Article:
The Salon piece reminds readers of the Brotherhood’s hostility to trade unions. “The Brothers have been against wildcat strikes and all significant labor actions,” says Zeinab Abdul-Magd, an Egyptian academic and leftist activist. “The Brothers just don’t relate to workers.”
Asher-Schapiro ends his piece by citing the rising unemployment, debt and deficit, and diminishing currency reserves used by Western capital as supposed proof of the need for austerity—and, confronted with this crisis, the regime’s turnabout from its previous rejection of an offered IMF loan to its pleas to the IMF in January for the loans.
Meanwhile, Obama is doing his part to keep the regime on the neoliberal path, offering an “emergency plan,” which the independent Egyptian journal Al-Masry Al-Youm reported centers on doubling U.S. investments by encouraging Egypt’s rulers to offer “incentives” (read tax breaks for foreign capital).
The need for ongoing solidarity
The consensus between the Brotherhood, the military, and the Egyptian ruling class over the need for a continuation of pro-capital economic policies is the background to the Brotherhood’s support for SCAF’s timetable for relinquishing only some of its powers, and even those not until after it helps shape the writing of a new constitution and election rules for choosing a new president.
The Brotherhood knows that only a strong military and police can hope to maintain a level of repression sufficient to hold back the rising tide of worker militancy and mass mobilization on behalf of genuine freedom and social justice. On Jan. 25 and in the days since this has meant repeated confrontations in the streets and squares between the Brotherhood and the masses demanding that SCAF step down.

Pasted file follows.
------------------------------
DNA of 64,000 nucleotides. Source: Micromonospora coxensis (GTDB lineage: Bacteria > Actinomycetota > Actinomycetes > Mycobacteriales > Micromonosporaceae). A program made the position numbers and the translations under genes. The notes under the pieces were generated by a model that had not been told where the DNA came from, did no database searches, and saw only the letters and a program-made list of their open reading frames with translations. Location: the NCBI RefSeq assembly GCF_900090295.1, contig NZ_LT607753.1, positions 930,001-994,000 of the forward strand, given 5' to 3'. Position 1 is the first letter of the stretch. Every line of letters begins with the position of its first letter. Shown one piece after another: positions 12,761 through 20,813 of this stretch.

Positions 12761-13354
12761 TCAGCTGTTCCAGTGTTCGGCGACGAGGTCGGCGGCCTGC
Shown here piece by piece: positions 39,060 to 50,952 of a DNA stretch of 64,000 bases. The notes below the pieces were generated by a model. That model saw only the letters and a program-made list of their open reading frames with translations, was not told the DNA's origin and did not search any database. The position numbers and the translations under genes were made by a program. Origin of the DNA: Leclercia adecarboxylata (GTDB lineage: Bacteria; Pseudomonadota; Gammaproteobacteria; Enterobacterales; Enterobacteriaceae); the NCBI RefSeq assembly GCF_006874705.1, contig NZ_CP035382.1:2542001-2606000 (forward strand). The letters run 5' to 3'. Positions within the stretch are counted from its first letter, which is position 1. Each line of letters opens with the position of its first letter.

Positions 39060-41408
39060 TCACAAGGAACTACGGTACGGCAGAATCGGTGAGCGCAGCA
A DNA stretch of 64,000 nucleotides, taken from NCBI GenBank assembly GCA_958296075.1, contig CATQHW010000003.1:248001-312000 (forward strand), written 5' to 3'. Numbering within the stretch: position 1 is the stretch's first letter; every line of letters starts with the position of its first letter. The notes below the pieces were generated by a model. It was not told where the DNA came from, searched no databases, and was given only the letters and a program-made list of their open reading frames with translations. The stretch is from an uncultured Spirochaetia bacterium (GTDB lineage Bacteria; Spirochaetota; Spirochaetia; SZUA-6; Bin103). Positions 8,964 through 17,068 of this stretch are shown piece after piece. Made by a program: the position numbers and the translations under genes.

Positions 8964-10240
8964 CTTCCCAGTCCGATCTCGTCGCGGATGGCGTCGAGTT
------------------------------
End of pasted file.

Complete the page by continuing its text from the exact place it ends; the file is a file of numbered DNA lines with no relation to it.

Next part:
On Jan. 21 there were rallies in solidarity with the revolution in dozens of cities around the world. That date was chosen to send a message to the regime that their threats of violence against protesters on the anniversary had not gone unnoticed and that revolution supporters were ready to mobilize against future attacks. (The regime had been spreading rumors about “foreign agents” planning trouble on the Jan. 25, a clear indication of plans to attack activists. But on the 25th itself the crowds were far too massive for SCAF to take any action.)
On Jan. 22 and Jan. 25 the main Egypt support group in New York, the Ad Hoc Coalition to Defend the Egyptian Revolution, held standing-room-only teach-ins on the economic, social, and political roots of the revolution and its prospects. The coalition is collaborating with Occupy Wall Street working groups on campaigns against U.S. provision of military aid and tear gas and other weapons exports to the regime, as well as efforts to publicize cases of repression by the regime. For information on continued solidarity efforts: defendegyptianrevolution.org.
> The article above was written by Andrew Pollack, and first appeared in the February 2012 print edition of Socialist Action newspaper.